This is the third DI Jo Birmingham novel by Niamh O’Connor and it is as gritty as the last two and very cleverly weaves into it events clearly inspired by real crime stories, in this case the shocking tactics that one now defunk Sunday tabloid used to get stories.
Amanda Wells, solicitor has been found dead, her body dumped in the mountains in Dublin. Is the person or the place significant – it has echoes of a past case where women have disappeared in the past. One of these women was Ellen, her body never found. But her sister, Liz remembers Ellen to this day and so does Liz’s husband Derek, the man who was implicated in her disappearance some years earlier. But what is the connection of Ellen and Amanda, is it all linked to Derek?
But when something happens in a close community, normally the neighbours rally round. But something does not sit right for Jo Birmingham with this case and the neighbours behave rather strangely. Secrets, lies and past histories come tumbling out. With the past case having a connection to Birmingham, via her husband who was an investigating officer it all seems a bit too close for comfort.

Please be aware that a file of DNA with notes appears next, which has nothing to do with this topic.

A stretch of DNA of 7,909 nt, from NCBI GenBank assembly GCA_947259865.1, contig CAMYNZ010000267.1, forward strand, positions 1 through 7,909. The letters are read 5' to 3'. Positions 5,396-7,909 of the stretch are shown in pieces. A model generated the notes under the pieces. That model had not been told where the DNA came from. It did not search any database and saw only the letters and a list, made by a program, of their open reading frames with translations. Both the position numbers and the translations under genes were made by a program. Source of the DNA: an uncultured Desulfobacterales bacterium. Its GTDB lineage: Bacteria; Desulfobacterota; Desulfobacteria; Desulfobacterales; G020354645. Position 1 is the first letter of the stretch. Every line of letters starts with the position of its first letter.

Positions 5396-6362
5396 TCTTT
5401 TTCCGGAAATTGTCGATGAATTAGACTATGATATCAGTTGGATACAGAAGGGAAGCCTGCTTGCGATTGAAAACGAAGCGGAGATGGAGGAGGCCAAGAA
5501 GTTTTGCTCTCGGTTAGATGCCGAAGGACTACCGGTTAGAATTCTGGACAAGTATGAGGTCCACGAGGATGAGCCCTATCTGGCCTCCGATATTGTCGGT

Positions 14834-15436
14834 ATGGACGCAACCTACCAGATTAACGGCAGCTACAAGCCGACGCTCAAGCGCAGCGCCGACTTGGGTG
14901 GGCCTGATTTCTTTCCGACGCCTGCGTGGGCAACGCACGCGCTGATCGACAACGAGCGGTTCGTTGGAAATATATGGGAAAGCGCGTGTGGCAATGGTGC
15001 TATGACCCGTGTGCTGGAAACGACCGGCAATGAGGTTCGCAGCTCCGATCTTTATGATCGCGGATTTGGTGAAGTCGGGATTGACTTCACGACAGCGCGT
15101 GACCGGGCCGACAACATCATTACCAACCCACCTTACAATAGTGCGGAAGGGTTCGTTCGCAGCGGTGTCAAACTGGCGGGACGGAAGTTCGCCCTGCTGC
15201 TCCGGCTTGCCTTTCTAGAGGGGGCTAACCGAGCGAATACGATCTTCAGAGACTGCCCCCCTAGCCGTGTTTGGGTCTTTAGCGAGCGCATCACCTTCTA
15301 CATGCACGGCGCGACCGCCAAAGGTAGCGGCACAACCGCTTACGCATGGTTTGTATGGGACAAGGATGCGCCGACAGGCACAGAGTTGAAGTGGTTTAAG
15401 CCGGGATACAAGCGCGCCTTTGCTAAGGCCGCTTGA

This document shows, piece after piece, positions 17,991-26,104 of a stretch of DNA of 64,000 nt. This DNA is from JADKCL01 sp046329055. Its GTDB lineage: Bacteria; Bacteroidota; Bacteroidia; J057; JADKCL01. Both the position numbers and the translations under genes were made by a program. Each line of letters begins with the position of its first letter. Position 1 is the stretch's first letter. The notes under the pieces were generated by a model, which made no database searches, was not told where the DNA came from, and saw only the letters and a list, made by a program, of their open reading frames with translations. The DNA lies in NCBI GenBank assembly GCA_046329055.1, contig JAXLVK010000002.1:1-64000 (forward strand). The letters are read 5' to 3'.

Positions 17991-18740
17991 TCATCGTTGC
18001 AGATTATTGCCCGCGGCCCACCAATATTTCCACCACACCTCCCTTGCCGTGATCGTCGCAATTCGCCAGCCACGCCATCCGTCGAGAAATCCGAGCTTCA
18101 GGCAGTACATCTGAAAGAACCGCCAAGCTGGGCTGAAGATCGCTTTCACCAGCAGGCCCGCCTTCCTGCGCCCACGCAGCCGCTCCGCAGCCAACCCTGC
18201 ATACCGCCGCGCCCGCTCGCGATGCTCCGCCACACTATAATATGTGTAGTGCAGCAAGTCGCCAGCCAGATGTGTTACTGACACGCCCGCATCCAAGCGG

What unfolds over the following pages as the book reaches its climax, is sometimes spot on and at other times, rather woolly and confusing. The inserted chapters in reference to the way the journalist was working to get a story was rather eye opening but at times I could not make the connections to the main plot line – who had killed Amanda Wells and how was it related to Ellen’s disappearance. The character of Jo Birmingham is still strong and she is still trying to find that balance of being a mother, a wife and soon to be Chief Superintendent but Jo is human she has flaws and Niamh O’Connor handles the interaction between Jo and her colleagues and her husband well. She shows that sometimes one area becomes affected by another in your life, and recognising that is perhaps half the battle. I am not sure whether there is scope for more Jo Birmingham novels, but if you like your crime fiction based in some fact that you can recognise and relate to then this is a good author to pick. A balance of plot, strong characters and their back story to keep you interested.
Thank you to the publisher for sending me a copy of Too Close for Comfort for review. I have received all of Niamh O’Connor’s books through the publisher and have enjoyed them. They are book’s that would work well on the screen – especially as they are based on research and much reading and interviewing the author has done in her role as true-crime editor with Ireland’s biggest selling Sunday Newspaper.
Not so well known in England, and more popular in Ireland, no doubt because of the setting of these novels, I hope more people discover Niamh O’Connor’s writing in time.